And also I'd add a great book by Ferdinand Lips, a Swiss banker who died a couple of decades ago. Hugely influenced by the Austrians, and he wrote a book called Gold Wars on the history of gold as money. And that book really also drove this point home. [00:07:01] So based on our discussion on yesterday's episode, I'd said how the way that this VR system functions is that it takes away power and money and wealth from individuals and grants to government.

So on the one hand, it gives government the ability to shape reality increasingly, because they have a lot of resources available to them and they don't have a lot of resource constraints. On the other hand, the flipside to this is that the money is being devalued. And so people are witnessing their ability to provide for their future getting compromised increasingly, the more that the money is devalued. 

So you look at a society where people have no way of securely saving something for five years. And you will see that it will be very different from a society that runs on a gold standard, where everybody knows that if you earn a gold coin and you hide it under your mattress and you take it out 10 years later, at the very [00:08:01] least, it's going to buy something very similar as to what you could buy 10 years ago.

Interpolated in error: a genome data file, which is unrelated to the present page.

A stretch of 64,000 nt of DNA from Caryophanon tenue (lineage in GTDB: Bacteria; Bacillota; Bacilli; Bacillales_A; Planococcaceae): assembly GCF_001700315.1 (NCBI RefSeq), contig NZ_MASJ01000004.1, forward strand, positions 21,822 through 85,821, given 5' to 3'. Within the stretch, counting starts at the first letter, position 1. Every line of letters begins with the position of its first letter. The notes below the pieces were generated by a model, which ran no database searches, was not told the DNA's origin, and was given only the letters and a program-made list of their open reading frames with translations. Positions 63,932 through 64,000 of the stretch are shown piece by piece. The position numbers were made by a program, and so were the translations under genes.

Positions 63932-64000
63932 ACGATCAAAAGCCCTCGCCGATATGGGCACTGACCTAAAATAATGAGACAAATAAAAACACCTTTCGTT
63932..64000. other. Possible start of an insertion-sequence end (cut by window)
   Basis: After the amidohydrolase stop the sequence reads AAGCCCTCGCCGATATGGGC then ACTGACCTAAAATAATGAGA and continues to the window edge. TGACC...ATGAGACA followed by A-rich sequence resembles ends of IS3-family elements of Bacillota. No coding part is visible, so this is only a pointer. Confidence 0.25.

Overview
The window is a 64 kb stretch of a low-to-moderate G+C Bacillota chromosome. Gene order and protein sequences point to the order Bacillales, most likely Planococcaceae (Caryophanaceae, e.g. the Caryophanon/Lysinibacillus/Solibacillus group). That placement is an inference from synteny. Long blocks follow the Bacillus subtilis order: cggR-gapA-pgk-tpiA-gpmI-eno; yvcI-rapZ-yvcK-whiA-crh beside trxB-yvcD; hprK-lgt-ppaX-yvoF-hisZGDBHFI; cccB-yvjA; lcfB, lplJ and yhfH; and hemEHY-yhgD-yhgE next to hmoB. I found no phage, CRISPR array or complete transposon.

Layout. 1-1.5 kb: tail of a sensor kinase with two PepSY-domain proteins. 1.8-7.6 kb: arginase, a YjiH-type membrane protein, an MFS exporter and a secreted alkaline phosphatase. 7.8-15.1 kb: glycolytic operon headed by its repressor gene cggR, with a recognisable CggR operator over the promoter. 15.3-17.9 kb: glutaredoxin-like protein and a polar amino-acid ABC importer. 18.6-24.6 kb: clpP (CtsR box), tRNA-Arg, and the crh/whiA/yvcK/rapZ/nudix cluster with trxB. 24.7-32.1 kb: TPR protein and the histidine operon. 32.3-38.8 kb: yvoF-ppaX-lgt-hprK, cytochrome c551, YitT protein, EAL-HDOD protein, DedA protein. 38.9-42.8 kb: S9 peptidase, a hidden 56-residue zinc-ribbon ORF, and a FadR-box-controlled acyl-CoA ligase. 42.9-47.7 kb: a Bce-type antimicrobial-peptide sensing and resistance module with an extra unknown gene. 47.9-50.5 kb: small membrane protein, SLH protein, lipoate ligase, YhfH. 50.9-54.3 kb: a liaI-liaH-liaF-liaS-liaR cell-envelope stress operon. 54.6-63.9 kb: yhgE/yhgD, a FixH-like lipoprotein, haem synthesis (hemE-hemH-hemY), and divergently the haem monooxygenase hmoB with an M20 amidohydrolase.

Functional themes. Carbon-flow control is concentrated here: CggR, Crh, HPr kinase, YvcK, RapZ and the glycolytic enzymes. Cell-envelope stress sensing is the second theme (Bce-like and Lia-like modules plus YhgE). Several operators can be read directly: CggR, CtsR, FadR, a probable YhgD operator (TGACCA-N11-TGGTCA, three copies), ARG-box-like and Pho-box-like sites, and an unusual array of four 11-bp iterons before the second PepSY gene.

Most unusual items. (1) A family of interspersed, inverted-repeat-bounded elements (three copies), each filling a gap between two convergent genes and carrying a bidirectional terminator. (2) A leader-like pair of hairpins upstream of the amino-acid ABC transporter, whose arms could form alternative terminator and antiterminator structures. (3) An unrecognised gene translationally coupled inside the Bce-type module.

Most likely it'll buy you slightly more. It appreciates. So with a gold standard, you have a reliable way of providing for your future. With fiat money we took that away. So I think if you combine those two points, on the one hand government having more money and power, individuals having less money and power.

And then on the other hand, the money losing value increases individuals time preference, you combine those two things and apply them to any issue in the world. And I think they are going to be massively significant. They're going to be hugely influential about it. So in this second part of the book, which is called Fiat Life, I begin by analyzing time preference and the how fiat affects people's time preference, family, capital, destruction, architecture, and then I apply it to food, I apply it to science, I apply it to education and the entire education system and to energy, the [00:09:01] discussion of energy, fuels and what we see in the destruction of the reliable fuel technology that has built the modern world.